SOURCE: ASPE Tabulations. NOTE: Persons with more than one kind of insurance are included more than once.
TABLE 2: Changes in Race/Ethnicity
    Increase in Millions  
Hispanic   2.9
Non-Hispanic
   White -1.4
   Black 0.4
   Other 0.6
SOURCE: ASPE Tabulations.
TABLE 3: Percent Uninsured by Race and Ethnicity
    Increase in Millions  
Hispanic   33%
Non-Hispanic
   White 14%
   Black 20%
   Other 20%
SOURCE: ASPE Tabulations.
TABLE 4: Re-Weighting the March 1993 CPS: Differences by Age(millions of persons)
Age   Increase  
Under 18   1.6
18-24 1.4
25-34 0.5
35-44 0.4
45-54 -0.2
55-64 -0.7
65+ -0.4
SOURCE: ASPE Tabulations.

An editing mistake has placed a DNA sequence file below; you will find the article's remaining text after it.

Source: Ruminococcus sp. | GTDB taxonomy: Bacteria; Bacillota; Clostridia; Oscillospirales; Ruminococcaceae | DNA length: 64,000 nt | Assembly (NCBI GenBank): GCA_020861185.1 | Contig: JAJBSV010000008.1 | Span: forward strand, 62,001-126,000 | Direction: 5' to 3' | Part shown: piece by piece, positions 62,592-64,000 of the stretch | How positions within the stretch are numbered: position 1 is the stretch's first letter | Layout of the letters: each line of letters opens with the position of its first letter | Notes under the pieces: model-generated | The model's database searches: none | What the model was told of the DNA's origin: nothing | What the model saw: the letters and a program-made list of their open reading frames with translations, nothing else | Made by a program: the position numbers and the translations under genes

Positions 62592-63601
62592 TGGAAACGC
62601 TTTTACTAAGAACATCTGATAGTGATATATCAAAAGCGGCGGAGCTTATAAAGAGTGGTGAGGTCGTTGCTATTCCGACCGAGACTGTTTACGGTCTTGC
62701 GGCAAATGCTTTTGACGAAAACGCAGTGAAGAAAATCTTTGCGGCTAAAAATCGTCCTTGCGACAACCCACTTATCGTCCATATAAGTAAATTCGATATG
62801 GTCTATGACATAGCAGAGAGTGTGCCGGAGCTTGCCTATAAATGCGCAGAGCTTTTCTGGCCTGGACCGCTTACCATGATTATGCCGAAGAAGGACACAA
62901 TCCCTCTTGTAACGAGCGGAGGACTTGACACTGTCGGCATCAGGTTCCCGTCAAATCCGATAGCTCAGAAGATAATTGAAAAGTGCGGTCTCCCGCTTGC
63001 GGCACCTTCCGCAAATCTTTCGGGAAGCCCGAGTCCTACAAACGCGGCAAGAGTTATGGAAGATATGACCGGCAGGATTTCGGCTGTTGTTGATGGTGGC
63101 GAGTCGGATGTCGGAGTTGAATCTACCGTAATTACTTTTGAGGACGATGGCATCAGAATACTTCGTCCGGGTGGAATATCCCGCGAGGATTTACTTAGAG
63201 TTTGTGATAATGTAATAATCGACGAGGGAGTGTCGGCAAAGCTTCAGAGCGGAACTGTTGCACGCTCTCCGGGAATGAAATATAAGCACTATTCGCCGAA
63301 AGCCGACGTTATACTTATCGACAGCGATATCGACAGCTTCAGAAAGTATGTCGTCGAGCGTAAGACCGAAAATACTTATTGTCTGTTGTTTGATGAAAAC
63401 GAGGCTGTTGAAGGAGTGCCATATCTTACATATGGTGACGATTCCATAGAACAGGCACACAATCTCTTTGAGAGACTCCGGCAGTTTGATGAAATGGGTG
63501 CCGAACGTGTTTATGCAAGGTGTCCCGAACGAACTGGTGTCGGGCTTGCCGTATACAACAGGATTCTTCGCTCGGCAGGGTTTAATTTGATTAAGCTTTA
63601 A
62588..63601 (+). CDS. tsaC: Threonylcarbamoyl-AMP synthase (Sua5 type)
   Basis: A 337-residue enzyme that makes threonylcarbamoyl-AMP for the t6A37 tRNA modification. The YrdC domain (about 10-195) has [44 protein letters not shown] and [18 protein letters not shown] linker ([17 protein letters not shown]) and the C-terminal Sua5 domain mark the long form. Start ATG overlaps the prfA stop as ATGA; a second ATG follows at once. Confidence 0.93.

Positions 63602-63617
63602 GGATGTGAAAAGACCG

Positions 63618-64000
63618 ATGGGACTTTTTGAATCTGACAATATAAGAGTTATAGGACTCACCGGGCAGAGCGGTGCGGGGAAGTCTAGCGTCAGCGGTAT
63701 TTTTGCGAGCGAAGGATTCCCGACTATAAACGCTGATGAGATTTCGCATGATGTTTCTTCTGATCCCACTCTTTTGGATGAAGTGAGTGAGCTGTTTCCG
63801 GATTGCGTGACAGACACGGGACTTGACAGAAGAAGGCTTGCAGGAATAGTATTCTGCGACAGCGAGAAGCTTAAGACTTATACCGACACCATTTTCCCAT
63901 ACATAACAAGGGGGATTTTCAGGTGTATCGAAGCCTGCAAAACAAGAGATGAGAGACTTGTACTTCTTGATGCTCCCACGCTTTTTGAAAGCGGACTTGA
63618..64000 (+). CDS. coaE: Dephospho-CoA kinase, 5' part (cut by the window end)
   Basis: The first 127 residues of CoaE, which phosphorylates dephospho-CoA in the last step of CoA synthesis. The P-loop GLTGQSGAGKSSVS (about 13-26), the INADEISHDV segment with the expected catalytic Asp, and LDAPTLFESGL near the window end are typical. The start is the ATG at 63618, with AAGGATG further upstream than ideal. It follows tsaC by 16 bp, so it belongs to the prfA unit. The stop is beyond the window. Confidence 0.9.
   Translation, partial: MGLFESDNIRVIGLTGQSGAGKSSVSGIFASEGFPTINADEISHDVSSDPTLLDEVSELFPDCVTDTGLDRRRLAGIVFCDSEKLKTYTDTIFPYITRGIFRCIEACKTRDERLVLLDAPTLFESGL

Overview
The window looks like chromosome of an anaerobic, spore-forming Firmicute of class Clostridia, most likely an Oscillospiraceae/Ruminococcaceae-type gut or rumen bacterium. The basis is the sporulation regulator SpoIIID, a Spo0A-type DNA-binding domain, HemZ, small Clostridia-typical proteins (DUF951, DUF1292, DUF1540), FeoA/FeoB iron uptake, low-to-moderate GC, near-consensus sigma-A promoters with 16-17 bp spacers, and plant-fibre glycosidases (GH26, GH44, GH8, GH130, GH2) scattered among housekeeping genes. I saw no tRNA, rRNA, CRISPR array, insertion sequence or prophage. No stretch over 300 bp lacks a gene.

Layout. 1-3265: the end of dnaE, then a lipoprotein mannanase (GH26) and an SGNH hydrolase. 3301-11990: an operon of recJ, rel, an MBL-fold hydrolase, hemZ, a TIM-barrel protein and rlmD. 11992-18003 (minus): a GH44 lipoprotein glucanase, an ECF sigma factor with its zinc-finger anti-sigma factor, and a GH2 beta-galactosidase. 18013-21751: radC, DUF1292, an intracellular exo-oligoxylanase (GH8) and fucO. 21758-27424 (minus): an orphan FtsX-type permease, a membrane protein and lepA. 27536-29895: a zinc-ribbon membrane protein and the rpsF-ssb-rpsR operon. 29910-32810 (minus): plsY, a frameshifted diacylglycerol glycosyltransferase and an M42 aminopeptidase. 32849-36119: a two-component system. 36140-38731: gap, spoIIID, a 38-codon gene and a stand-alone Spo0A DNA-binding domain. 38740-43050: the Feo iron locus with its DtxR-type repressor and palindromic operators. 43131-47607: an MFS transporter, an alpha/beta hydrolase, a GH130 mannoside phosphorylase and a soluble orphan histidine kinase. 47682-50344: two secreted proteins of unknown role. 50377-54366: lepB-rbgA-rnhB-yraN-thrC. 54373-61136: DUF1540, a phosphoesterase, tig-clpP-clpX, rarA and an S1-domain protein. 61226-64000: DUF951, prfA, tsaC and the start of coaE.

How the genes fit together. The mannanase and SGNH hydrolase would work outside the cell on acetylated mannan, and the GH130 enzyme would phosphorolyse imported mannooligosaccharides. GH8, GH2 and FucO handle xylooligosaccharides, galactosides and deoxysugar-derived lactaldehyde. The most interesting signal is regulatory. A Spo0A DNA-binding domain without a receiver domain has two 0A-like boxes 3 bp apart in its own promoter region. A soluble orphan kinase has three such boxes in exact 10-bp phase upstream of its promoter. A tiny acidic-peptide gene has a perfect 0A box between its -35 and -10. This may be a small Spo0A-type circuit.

ASPE RESEARCH NOTES ARTICLES AVAILABLE

Cost of Teenage Childbearing: Current Trends (August 1992)
Full HTML Version   http://aspe.hhs.gov/daltcp/reports/1992/rn03.htm
Full PDF Version   http://aspe.hhs.gov/daltcp/reports/1992/rn03.pdf
Counting Persons in Poverty on the Current Population Survey (August 1998)
Full HTML Version   http://aspe.hhs.gov/daltcp/reports/1998/rn20.htm
Full PDF Version   http://aspe.hhs.gov/daltcp/reports/1998/rn20.pdf
Disability Among Children (January 1995)
Full HTML Version   http://aspe.hhs.gov/daltcp/reports/1995/rn10.htm
Full PDF Version   http://aspe.hhs.gov/daltcp/reports/1995/rn10.pdf
Eldercare: The Impact of Family Caregivers' Employment on Formal and Informal Helper Hours (August 1995)
Full HTML Version   http://aspe.hhs.gov/daltcp/reports/1995/rn14.htm
Full PDF Version   http://aspe.hhs.gov/daltcp/reports/1995/rn14.pdf
Estimating Eligibility for Publicly-Financed Home Care: Not a Simple Task… (April 1992)
Full HTML Version   http://aspe.hhs.gov/daltcp/reports/1992/rn01.htm
Full PDF Version   http://aspe.hhs.gov/daltcp/reports/1992/rn01.pdf